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Both major parties are continuing their downward trajectory of popularity among American voters, according to new Gallup poll results released Monday:

In 2015, for the fifth consecutive year, at least four in 10 U.S. adults identified as political independents. The 42% identifying as independents in 2015 was down slightly from the record 43% in 2014. This elevated percentage of political independents leaves Democratic (29%) and Republican (26%) identification at or near recent low points, with the modest Democratic advantage roughly where it has been over the past five years.

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This news is not surprising: The two parties are too outdated and redundant on many major issues to appeal to many Americans, and younger voters in particular are fed up with the Washington establishment.

In fact, Millennials are the most politically independent generation ever. Our skepticism of government is a big factor in our alleged lack of political engagement: It’s not that we’re apathetic; it’s that we don’t believe the bipartisan political establishment has our interests at heart.

But what is frustrating about reports like Monday’s poll is how little effect this rejection of the two parties has in practice: If Americans are so sick of the Democrats and Republicans, why haven’t we developed a truly multiparty system?

As I’ve argued before at Rare, the problem is that our electoral system is designed in a way that makes successful third parties essentially impossible. While many of the Founding Fathers opposed and feared the development of a two-party system, the government they made produces exactly that.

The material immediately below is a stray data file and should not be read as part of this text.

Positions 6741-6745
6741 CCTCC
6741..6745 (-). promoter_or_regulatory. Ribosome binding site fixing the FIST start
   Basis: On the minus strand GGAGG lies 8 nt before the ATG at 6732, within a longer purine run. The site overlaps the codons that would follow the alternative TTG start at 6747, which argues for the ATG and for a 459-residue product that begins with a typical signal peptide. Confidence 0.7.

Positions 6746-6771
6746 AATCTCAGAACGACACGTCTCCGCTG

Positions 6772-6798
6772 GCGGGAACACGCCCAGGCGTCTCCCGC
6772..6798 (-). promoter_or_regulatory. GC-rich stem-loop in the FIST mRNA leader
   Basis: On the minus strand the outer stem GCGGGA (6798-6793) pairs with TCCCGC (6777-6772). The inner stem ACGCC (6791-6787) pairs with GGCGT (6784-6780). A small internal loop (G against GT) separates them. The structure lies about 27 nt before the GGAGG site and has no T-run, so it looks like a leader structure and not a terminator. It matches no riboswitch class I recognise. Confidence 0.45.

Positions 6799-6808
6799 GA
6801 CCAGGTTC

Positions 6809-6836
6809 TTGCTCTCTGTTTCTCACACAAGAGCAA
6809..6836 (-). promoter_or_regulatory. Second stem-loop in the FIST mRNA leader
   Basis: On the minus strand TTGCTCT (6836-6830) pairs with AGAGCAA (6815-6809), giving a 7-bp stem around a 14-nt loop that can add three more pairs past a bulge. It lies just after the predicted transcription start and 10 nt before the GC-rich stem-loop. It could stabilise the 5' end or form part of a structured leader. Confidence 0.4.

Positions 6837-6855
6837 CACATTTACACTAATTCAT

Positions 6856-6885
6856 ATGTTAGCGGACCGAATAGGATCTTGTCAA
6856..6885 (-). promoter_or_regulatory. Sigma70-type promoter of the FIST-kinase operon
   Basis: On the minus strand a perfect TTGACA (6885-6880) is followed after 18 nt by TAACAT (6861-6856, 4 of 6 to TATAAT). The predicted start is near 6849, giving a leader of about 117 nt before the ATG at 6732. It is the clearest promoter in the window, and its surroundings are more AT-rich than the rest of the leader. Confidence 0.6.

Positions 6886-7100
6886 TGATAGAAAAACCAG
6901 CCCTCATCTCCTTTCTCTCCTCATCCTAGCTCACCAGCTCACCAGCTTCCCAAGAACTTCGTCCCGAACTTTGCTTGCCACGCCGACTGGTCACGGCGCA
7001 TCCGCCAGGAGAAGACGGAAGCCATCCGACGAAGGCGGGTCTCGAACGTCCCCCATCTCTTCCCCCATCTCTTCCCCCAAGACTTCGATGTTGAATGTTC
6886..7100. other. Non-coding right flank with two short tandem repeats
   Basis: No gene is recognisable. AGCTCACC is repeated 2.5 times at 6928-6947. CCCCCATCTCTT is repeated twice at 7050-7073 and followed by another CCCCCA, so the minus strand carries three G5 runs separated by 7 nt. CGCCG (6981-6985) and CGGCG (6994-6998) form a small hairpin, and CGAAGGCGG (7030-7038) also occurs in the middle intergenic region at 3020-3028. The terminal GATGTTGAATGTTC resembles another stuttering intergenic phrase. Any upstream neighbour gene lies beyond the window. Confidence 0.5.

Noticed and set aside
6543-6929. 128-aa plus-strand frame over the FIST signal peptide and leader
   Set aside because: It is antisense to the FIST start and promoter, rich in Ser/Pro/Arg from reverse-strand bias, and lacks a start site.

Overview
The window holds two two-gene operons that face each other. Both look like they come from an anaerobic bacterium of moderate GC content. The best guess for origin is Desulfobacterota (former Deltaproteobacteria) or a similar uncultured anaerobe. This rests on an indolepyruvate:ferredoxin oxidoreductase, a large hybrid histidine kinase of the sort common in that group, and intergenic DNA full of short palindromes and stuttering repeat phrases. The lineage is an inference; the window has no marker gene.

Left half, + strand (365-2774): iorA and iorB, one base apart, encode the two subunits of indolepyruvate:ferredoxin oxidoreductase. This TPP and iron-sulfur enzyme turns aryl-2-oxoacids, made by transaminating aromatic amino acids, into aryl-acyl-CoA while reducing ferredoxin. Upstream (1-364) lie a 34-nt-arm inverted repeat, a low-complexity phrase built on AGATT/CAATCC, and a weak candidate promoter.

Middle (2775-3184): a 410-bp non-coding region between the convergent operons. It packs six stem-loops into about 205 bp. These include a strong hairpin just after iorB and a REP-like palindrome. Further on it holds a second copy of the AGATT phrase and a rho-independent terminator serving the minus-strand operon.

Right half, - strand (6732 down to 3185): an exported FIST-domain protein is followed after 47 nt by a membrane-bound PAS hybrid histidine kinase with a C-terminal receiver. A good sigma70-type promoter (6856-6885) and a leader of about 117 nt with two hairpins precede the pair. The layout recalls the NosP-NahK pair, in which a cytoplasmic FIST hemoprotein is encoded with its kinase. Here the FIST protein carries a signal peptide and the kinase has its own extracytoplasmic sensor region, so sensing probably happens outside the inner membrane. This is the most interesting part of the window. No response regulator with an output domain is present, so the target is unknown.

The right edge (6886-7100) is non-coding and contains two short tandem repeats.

Because our elections generally follow the “winner takes all” method, third parties inevitably struggle to get the funding and name recognition to get into office. The hurdle is simply too high—and it’s unlikely to change any time soon thanks to the huge constitutional edits it would take to make third parties viable.

The good news, however, is that we don’t have to be stuck with the two parties as we know them now. Both have undergone significant realignment of their values in the years they’ve been around, and they can do it again.

Maybe if Americans continue to distance themselves from the Republican and Democratic establishments, party leadership will eventually take notice.

Bonnie Kristian is a columnist at Rare, weekend editor at The Week, and a fellow at Defense Priorities. You can find more of her work at or follow her on Twitter @bonniekristian
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